Cell Phone Yakkers On Planes
It was disappointing to hear that some airlines – including Hawaiian – are going to allow passengers to use their cell phones while inside the aircraft. It doesn’t sound like a good idea to me.
I could be the only person who thinks it’s not a good idea. I can’t think of anything more annoying than sitting next to someone on an airplane or in a airport lobby who is taking one call after another from friends, trying to get in a last goodbye. The most recent research, according to the airline industry, is that the cell phone calls are not a safety hazard as once thought.
About the same time this discussion was going on, the U.S. Army began two-person patrols on Schofield Barracks to make sure members adhere to a stricter dress code, salute whenever the opportunity presents itself, wear their caps correctly, and not let their pants fall too low around their waist and show their underwear. There are other suggestions including not walking and talking on a cell phone while on base.
One can only imagine how many exceptions there are to these new airline policies, but it seems a little ridiculous to me. It’s obvious that airlines believe more people will have a better experience on the aircraft if they can call anyone anywhere while in transit to their destination – no matter how annoying it is to other passengers.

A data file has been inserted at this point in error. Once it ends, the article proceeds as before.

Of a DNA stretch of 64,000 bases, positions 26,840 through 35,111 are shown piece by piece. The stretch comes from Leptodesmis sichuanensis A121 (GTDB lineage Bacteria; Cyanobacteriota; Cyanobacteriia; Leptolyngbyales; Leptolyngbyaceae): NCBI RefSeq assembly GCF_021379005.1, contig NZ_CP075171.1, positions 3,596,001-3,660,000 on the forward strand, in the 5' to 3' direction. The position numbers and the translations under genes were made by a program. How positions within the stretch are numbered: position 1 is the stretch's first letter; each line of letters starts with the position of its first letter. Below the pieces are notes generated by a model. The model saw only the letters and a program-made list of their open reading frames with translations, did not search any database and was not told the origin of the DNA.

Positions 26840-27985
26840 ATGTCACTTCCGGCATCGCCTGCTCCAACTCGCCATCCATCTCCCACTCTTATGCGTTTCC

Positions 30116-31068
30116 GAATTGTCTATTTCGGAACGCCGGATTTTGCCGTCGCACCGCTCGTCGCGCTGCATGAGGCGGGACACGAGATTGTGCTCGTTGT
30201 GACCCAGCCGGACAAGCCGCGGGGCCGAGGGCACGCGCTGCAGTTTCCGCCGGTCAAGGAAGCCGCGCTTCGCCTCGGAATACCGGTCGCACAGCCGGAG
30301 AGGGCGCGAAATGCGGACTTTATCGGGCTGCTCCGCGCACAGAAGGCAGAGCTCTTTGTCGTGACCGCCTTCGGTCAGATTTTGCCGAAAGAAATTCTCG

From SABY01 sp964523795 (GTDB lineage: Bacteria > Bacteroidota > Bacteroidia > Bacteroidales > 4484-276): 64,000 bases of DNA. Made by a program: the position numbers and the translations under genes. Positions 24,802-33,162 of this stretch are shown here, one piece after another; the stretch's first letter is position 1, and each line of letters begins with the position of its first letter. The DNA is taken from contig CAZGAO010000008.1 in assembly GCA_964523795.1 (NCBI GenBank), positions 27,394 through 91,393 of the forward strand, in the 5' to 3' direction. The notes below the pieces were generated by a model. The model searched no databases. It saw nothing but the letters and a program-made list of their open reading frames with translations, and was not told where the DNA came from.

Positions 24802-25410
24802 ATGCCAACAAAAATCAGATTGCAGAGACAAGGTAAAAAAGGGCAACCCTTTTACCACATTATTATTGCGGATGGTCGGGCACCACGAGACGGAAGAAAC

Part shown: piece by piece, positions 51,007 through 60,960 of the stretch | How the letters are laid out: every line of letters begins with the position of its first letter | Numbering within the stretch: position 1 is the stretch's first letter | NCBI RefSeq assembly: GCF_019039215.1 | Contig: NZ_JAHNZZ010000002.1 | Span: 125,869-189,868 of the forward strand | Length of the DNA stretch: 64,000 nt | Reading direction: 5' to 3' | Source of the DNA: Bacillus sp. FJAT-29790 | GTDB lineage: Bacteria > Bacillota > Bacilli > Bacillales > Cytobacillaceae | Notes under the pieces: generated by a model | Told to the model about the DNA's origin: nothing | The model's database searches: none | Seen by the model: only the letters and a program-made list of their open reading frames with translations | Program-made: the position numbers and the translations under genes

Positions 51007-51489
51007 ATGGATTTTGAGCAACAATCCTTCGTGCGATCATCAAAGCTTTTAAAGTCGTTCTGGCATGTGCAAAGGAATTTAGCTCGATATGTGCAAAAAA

It would seem a little far-fetched to assume that walking and using a cell phone would hamper the combat effectiveness of military personnel on base. Maybe the idea is to promote the right-hand salute to officers, even though that’s the protocol anyway.
We can’t really do anything about the airlines decision to allow the noisy, annoying cell phones being used on the airplane and getting the Army to change their policies for cell phone use when compared to other more pressing issues, like people killing each other with car bombs.
I guess all we can do is support our military a little more and let them know every which way how much they are appreciated, especially during the holidays when many of them are separated from their families – even if they miss a salute now and then.